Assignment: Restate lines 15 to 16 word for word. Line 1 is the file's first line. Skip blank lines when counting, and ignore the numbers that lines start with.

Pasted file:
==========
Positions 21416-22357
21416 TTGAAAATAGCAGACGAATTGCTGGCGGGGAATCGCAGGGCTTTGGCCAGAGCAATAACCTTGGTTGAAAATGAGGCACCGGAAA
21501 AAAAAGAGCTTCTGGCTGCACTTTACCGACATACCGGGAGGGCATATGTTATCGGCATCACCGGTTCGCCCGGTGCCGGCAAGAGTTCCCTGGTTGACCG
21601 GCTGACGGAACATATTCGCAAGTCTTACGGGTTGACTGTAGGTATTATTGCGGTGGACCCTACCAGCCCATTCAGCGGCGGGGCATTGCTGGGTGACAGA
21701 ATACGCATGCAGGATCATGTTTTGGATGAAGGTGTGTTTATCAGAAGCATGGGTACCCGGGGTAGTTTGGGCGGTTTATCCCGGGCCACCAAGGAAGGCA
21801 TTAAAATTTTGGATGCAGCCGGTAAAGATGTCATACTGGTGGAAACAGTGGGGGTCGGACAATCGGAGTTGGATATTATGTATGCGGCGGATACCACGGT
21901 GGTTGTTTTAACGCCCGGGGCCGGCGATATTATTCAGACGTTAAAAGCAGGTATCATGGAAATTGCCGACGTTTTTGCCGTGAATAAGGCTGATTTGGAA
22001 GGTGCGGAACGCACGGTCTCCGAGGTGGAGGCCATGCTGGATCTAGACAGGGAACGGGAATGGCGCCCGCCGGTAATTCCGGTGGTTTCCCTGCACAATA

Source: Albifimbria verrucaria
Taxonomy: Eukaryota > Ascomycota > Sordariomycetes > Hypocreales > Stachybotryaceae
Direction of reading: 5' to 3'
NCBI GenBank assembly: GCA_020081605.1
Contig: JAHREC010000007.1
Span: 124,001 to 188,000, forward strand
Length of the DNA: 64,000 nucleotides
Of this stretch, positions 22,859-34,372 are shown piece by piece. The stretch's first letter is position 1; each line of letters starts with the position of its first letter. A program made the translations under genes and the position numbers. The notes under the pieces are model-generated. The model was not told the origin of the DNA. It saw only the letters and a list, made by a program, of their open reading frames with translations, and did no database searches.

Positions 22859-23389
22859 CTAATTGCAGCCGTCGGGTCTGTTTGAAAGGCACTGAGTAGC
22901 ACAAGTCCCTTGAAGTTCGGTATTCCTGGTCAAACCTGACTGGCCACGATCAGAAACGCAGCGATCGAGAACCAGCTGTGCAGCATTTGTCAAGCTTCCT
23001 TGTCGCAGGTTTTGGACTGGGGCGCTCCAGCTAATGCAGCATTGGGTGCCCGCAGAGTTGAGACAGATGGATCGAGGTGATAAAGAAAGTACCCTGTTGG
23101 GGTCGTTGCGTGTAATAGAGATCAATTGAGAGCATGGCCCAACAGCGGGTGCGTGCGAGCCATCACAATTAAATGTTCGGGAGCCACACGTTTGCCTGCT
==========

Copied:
Length of the DNA: 64,000 nucleotides
Of this stretch, positions 22,859-34,372 are shown piece by piece. The stretch's first letter is position 1; each line of letters starts with the position of its first letter. A program made the translations under genes and the position numbers. The notes under the pieces are model-generated. The model was not told the origin of the DNA. It saw only the letters and a list, made by a program, of their open reading frames with translations, and did no database searches.